Brilliant, warm, loving, gregarious, multi-talented
Sean was many things–but shy was not one of them. He had an infectious smile and a welcoming demeanor; a love for doing and a special talent for picking up new skills. Pragmatic, witty, and warm-hearted, he could find a solution to every problem and a friend in every stranger.
“Sean had the complete skill set,” his father, Lloyd, said. Baseball, basketball, soccer, ice dancing, playing the drums, reading, and quick thinking–anything that Sean put his mind to, he excelled in. Even at two years old, he could hold whole conversations with his father’s friends. This natural talent for quickly adopting new skills eventually carried into his work with his father on rental properties handling electrical, plumbing, and maintenance work. If he didn’t know the solution to a problem, you could be sure he’d find one soon enough.
Sean never met a stranger; everyone was a new friend just waiting to happen. When he was attending a Safety Town class for toddlers, he came home one day to announce that he was going to meet a friend at a McDonald’s. This ‘friend’ was a detective from the City of Newark who was helping test the children to stay away from strangers. Needless to say, Sean failed this test but was never short of friends for the rest of his life.
For Sean and the Hudsons, family was not simply people who shared your DNA; family was the group of people you welcomed, loved, and cherished as your own. Sean was one of five children—alongside Staci, Stephani, Scott, and Sakda—all of whom were adoptees from South Korea, Vietnam, and Thailand. When Sean was nine, he accompanied his father overseas to bring Sakda home. The Thai Board of Adoptions officials suddenly asked Sean why he was leaving with a brother instead of a sister that day. “His reply was epic,” Lloyd said. “He said, ‘I would like to have a little sister, but I’m getting a brother this time.’ I’m not sure how I would have answered the question since it caught me by surprise, but his answer was spot on.”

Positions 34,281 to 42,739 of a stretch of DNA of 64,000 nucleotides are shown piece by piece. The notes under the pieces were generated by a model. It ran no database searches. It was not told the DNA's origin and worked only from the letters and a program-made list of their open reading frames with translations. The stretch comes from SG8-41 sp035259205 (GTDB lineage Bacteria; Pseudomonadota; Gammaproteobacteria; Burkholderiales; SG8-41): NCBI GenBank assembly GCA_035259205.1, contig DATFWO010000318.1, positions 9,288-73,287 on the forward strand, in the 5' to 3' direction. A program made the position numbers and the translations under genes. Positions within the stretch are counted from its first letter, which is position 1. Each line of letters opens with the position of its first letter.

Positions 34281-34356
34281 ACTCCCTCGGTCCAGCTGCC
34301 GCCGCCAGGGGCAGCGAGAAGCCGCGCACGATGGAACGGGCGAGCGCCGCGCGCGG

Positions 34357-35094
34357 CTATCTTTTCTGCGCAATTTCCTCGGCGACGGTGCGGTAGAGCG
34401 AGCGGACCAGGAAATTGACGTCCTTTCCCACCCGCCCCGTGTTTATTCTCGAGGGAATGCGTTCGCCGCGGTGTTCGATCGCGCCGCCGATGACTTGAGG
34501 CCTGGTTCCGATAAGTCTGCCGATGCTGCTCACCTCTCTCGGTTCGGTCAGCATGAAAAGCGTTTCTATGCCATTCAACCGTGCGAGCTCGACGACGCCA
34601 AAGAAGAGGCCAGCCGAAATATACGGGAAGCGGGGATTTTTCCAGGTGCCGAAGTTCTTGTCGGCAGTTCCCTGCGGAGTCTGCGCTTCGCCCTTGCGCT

At fourteen, Sean began using substances. His radiant and welcoming personality turned belligerent and mean. He began avoiding his family, spending time away from them without telling them where he was going. Though his family was determined to fight this disease together, Sean would get out of the car and run away when they went to family counseling. His substance use disorder interfered with his ability to graduate from high school; he lost hope for the future and gave up on the idea of recovery. He struggled against his addiction for fifteen years.
After Sean passed, over four hundred friends, acquaintances, and family members attended his Celebration of Life. His father and many others remembered his warmth, his kindness, his gentle spirit, and his smile most poignantly. “He had a smile for everyone,” one family friend shared. “He helped me through a hard time. I am who I am today because of him.”
Sean’s father, Lloyd Hudson, provided the information for this narrative.
January 9, 1983-June 28 2012—Age 29
Portrait Artist: Jeremy Hebbel
Narrative Writer: Angela Day